The government of Kazakhstan resigns after violent protests over higher fuel prices

Kazakhstan’s President Kassym-Jomart Tokayev accepted the government’s resignation on Wednesday, according to his office, after violent protests triggered by a fuel price hike shook the oil-rich Central Asian country.

Police in riot gear stormed a rally on Tuesday, removing hundreds of protesters by truck.

The protests shook the image of the former Soviet republic as a politically stable and tightly controlled nation – which it has used to attract hundreds of billions of dollars in foreign investment to its oil and metal industry over three decades of independence.

Tokayev declared a state of emergency in Almaty and the oil-producing western Mangistau province early on Wednesday, saying domestic and foreign provocateurs were behind the violence.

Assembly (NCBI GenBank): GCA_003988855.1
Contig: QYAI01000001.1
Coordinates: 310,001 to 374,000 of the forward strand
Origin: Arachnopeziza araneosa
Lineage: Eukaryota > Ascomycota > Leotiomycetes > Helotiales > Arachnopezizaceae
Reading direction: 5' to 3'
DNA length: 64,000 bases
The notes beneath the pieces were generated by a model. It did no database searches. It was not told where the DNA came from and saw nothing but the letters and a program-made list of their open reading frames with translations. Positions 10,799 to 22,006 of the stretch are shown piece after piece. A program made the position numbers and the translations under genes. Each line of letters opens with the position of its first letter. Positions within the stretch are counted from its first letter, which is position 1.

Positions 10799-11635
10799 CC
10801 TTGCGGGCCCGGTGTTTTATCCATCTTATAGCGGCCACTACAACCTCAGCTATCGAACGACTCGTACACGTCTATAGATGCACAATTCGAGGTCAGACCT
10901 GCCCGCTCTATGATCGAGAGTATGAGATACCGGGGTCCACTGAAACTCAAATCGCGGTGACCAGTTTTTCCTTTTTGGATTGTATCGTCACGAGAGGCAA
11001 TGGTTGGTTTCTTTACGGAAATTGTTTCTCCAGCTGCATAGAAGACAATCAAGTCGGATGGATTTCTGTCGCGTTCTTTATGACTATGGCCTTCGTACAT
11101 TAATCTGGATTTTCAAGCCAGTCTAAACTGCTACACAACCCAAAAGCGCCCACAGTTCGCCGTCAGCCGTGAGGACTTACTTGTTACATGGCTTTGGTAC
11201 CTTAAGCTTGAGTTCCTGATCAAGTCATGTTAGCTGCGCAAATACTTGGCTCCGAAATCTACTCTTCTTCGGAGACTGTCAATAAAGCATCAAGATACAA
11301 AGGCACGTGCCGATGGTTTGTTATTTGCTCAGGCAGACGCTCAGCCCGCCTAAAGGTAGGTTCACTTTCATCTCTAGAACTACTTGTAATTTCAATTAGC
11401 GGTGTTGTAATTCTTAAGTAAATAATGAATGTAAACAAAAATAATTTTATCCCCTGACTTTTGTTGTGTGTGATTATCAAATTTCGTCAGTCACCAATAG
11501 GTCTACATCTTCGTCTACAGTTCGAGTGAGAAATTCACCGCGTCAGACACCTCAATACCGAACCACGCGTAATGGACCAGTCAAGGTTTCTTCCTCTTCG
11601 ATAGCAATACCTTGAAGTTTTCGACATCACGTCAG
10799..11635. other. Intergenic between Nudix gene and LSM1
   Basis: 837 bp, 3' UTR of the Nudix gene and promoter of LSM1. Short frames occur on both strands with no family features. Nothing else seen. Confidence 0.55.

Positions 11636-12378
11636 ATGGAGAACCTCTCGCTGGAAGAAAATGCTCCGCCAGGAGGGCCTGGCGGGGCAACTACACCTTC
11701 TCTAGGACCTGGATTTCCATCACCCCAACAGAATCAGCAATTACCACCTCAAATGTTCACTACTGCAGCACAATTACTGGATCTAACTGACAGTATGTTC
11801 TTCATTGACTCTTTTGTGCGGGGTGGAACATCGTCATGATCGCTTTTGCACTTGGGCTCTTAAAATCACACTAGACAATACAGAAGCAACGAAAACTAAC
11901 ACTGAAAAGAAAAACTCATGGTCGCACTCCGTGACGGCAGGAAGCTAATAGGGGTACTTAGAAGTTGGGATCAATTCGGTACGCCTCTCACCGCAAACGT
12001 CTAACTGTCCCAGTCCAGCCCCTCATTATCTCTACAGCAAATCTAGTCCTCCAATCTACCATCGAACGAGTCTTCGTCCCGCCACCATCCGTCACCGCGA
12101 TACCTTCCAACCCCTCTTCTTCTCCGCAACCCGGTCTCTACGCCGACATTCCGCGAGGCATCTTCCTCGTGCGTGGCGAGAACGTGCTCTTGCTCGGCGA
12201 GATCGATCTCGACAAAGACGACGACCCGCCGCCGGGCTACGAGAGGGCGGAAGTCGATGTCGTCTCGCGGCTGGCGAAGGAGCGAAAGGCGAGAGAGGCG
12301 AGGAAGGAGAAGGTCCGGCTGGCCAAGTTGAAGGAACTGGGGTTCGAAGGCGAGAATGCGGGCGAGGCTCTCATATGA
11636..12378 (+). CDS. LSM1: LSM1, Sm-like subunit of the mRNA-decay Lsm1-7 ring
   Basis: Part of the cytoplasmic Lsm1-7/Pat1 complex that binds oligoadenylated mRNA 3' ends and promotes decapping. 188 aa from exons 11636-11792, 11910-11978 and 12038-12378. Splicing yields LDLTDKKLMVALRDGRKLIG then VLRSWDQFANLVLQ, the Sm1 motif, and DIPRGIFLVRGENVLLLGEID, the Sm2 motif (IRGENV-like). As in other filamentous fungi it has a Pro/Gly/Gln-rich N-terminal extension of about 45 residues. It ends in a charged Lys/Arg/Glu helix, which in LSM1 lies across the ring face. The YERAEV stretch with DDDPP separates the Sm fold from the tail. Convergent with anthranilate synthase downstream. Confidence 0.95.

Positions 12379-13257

Protests began in Mangistau province on Sunday after the price cap for liquefied petroleum gas, a popular car fuel, was lifted a day earlier, after which the price more than doubled.

Tokayev spoke with acting cabinet members on Wednesday, ordering them and the provincial governors to reintroduce gas price controls and extend them to petrol, diesel and other “socially important” consumer goods.

He also ordered the government to develop personal bankruptcy legislation and consider freezing electricity company prices and subsidizing rent payments for poor families.

He said the situation improved in cities and towns affected by protests after the state of emergency was declared, leading to curfews and restrictions on movement.


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